html5-img
1 / 47

Robot Motion Planning

Robot Motion Planning Introduction One of the ultimate goals in robotics is to design autonomous robots: robots that you can tell what to do without having to say how to do it. Introduction

omer
Télécharger la présentation

Robot Motion Planning

An Image/Link below is provided (as is) to download presentation Download Policy: Content on the Website is provided to you AS IS for your information and personal use and may not be sold / licensed / shared on other websites without getting consent from its author. Content is provided to you AS IS for your information and personal use only. Download presentation by click this link. While downloading, if for some reason you are not able to download a presentation, the publisher may have deleted the file from their server. During download, if you can't get a presentation, the file might be deleted by the publisher.

E N D

Presentation Transcript


  1. Robot Motion Planning

  2. Introduction • One of the ultimate goals in robotics is to design autonomous robots: robots that you can tell what to do without having to say how to do it.

  3. Introduction • To be able to plan a motion, a robot must have some knowledge about environment in which it is moving. • This motion planning problem has to be solved whenever any kind of robot wants to move in physical space. • The type of motions a robot can execute depend on its mechanics.

  4. Work Space & Configuration Space • R : robot, simple polygon • R (x, y): robot translated over a vector (x, y) • Pi : obstacles • S : S={P1,…,Pt}

  5. Work Space & Configuration Space • R (x, y, Ф) • Ф: rotated clockwise through an angleФ

  6. Work Space & Configuration Space • C(R) : configuration space, the parameter space of a robot R • The work space is the space where the robot actually moves around. • The configuration space is the parameter space of the robot.

  7. Work Space & Configuration Space • Cforb (R,S) : forbidden configuration space • Cfree (R,S) : free configuration space

  8. Work Space & Configuration Space

  9. A Point Robot • For a point robot, the work space and the configuration space are identical. • To simplify the description we restrict the motion of the robot to a large bounding box B that contains the set of polygons.

  10. A Point Robot • This free space is a possibly disconnected region, which may have holes. • Our goal is to compute a representation of the free space that allows us to find a path for any start and goal position. • Use trapezoidal map tocompute free space.

  11. A Point Robot • trapezoidal map (chapter 6) • O (nlogn)

  12. A Point Robot

  13. A Point Robot

  14. A Point Robot • T(Cfree) : the trapezoidal map of the free space • Use T(Cfree) to find path from a start position pstart to a goal position pgoal.

  15. A Point Robot

  16. A Point Robot

  17. A Point Robot

  18. A Point Robot • Any path we report must be collision-free, since it consists of segments inside trapezoids and all trapezoids are in free space. • We always find a collision-free path if one exists.

  19. A Point Robot • Time Complexity: process S (trapezoidal map) : O(nlogn) breadth-first search : O(n)

  20. Minkowski Sums • The same approach can be used if the robot is a polygon. • The configuration-space obstacles are no longer same as the obstacles in work space. • CP : configuration-space obstacles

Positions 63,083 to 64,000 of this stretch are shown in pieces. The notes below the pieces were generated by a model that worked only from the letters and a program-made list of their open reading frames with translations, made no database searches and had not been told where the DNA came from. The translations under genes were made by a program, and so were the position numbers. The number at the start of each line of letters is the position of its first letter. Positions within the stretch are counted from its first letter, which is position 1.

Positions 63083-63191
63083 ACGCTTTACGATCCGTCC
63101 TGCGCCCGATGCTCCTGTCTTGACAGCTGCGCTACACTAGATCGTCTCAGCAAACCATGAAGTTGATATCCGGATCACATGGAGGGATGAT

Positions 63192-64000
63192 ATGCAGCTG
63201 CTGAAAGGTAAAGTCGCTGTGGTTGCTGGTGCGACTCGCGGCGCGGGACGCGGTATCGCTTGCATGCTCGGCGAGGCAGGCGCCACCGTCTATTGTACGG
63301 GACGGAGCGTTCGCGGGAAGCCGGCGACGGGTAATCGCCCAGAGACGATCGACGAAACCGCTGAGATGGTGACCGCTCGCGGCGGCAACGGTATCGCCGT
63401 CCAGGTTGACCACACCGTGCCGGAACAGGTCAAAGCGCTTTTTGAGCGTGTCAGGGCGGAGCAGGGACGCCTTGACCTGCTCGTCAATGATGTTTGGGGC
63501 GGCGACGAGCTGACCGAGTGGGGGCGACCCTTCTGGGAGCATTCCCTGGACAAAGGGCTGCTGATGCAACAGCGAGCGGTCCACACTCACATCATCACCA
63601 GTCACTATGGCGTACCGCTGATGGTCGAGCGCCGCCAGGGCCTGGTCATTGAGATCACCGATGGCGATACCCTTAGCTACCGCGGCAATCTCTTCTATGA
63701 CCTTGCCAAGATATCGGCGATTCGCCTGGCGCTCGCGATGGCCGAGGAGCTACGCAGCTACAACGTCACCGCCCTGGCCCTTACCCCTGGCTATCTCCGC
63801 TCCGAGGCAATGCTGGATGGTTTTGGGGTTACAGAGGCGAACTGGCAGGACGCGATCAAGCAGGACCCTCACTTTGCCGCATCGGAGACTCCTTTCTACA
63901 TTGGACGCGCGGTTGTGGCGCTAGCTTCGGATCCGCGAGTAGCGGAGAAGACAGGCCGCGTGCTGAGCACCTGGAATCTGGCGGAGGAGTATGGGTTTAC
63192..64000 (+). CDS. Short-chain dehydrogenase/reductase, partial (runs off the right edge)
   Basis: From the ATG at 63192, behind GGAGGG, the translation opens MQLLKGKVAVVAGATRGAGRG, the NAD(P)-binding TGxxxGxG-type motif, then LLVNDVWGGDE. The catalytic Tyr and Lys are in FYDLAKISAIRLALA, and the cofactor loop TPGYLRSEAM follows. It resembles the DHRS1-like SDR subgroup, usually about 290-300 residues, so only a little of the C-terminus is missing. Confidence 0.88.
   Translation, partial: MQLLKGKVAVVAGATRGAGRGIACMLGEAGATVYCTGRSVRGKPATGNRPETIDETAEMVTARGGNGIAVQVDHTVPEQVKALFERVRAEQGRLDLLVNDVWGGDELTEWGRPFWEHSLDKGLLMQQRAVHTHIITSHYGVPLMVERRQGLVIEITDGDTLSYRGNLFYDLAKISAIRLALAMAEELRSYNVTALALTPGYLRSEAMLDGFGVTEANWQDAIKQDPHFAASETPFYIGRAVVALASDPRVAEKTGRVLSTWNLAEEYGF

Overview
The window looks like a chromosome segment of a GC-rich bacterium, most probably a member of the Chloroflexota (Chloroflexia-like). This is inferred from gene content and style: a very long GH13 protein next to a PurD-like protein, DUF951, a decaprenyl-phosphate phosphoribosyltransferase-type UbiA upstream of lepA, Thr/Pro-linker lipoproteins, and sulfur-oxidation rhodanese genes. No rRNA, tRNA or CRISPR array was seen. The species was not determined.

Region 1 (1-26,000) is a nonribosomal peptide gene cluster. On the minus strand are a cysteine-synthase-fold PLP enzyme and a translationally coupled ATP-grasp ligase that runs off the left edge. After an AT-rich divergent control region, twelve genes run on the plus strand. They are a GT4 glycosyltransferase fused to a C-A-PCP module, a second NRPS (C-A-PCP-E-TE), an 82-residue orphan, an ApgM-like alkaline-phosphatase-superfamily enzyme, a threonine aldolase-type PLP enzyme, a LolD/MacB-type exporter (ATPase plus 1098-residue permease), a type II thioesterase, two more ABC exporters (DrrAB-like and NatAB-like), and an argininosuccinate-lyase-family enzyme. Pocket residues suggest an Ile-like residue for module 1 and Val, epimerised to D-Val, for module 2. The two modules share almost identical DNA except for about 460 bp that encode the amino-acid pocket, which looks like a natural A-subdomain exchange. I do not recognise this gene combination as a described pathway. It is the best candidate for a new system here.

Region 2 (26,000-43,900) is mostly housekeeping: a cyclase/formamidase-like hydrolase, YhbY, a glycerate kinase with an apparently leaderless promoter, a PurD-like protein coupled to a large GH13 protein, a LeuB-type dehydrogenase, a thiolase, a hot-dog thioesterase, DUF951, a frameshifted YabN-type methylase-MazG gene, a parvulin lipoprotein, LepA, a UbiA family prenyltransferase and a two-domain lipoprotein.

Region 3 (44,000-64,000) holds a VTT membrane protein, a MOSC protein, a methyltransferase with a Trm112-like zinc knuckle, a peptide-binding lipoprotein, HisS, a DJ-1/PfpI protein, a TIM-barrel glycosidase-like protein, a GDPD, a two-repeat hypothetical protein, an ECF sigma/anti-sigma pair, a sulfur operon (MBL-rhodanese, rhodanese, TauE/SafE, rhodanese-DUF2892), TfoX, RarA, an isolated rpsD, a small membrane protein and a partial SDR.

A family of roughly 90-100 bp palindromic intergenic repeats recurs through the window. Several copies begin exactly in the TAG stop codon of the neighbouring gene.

21. Minkowski Sums • CP : configuration-space obstacles

  22. Minkowski Sums • Minkowski Sums

  23. Express the CP as minkowski sums • p = (px, py) • -p = (-px, -py) • -S := {-p : p S } • Let R be a planar, translating robot and let P be an obstacle. Then the C-obstacle of P is P (-R(0,0)).

  24. Minkowski Sums

  25. Minkowski Sums • If P and R don’t have parallel edges, then the number of edges of the Minkoswi sum is exactly n + m.

  26. Compute Minkowski Sums • For each pair v, w of vertices, with v P and w R, compute v + w. Next, compute the convex hull of all these sums.

  27. Compute Minkowski Sums • Java Applet

  28. Compute Minkowski Sums

  29. It only looks at pairs of vertices that are extreme in the same direction. • In the algorithm we use the notation angle(pq) to denote the angle that the vector pq makes with the positive x-axis.

  30. c P 3 4 R 1 2 a b

  31. i=1 j=1 v4=v1 w5=w1 Add (a+1) as a vertex to P R (a+1)

  32. Angle(v1v2) Angle(w1w2) angle(v1v2) = angle(w1w2) i=2 j=2 a b 1 2 (a+1)

  33. i=2 j=2 Add (b+2) as a vertex to P R (a+1) (b+2)

  34. c Angle(v2v3) Angle(w2w3) angle(v2v3) > angle(w2w3) i=2 j=3 b 3 2 (a+1) (b+2)

  35. i=2 j=3 Add (b+3) as a vertex to P R (b+3) (a+1) (b+2)

  36. c Angle(v2v3) Angle(w3w4) angle(v2v3) < angle(w3w4) i=3 j=3 b 4 3 (b+3) (a+1) (b+2)

  37. i=3 j=3 Add (c+3) as a vertex to P R (c+3) (b+3) (a+1) (b+2)

  38. c Angle(v3v4) Angle(w3w4) angle(v3v4) > angle(w3w4) i=3 j=4 (c+3) a 4 3 (b+3) (a+1) (b+2)

  39. i=3 j=4 Add (c+4) as a vertex to P R (c+3) (c+4) (b+3) (a+1) (b+2)

  40. c Angle(v3v4) Angle(w4w5) angle(v3v4) < angle(w4w5) i=4 j=4 (c+3) (c+3) (c+4) a 4 (b+3) (b+3) 1 (a+1) (a+1) (b+2) (b+2)

  41. i=4 j=4 Add (a+4) as a vertex to P R (c+4) (c+3) (b+3) (a+4) (a+1) (b+2)

  42. (c+4) (c+3) (a+4) (b+3) (a+1) (b+2)

  43. Non-convex polygons

  44. Time Complexity • It is O(n+m) if both polygons are convex. • It is O(nm) if one of the polygons is convex and one is non-convex. • It is O(n m ) if both polygons are non-convex. 2 2

  45. Translational Motion Planning

  46. Translational Motion Planning • A polygon with m vertices can be triangulated in O(mlogm) time. • Computing CP of each of triangles takes linear time in total. • Merge step can be done in O(nlogn). T(n)=

  47. Translational Motion Planning

More Related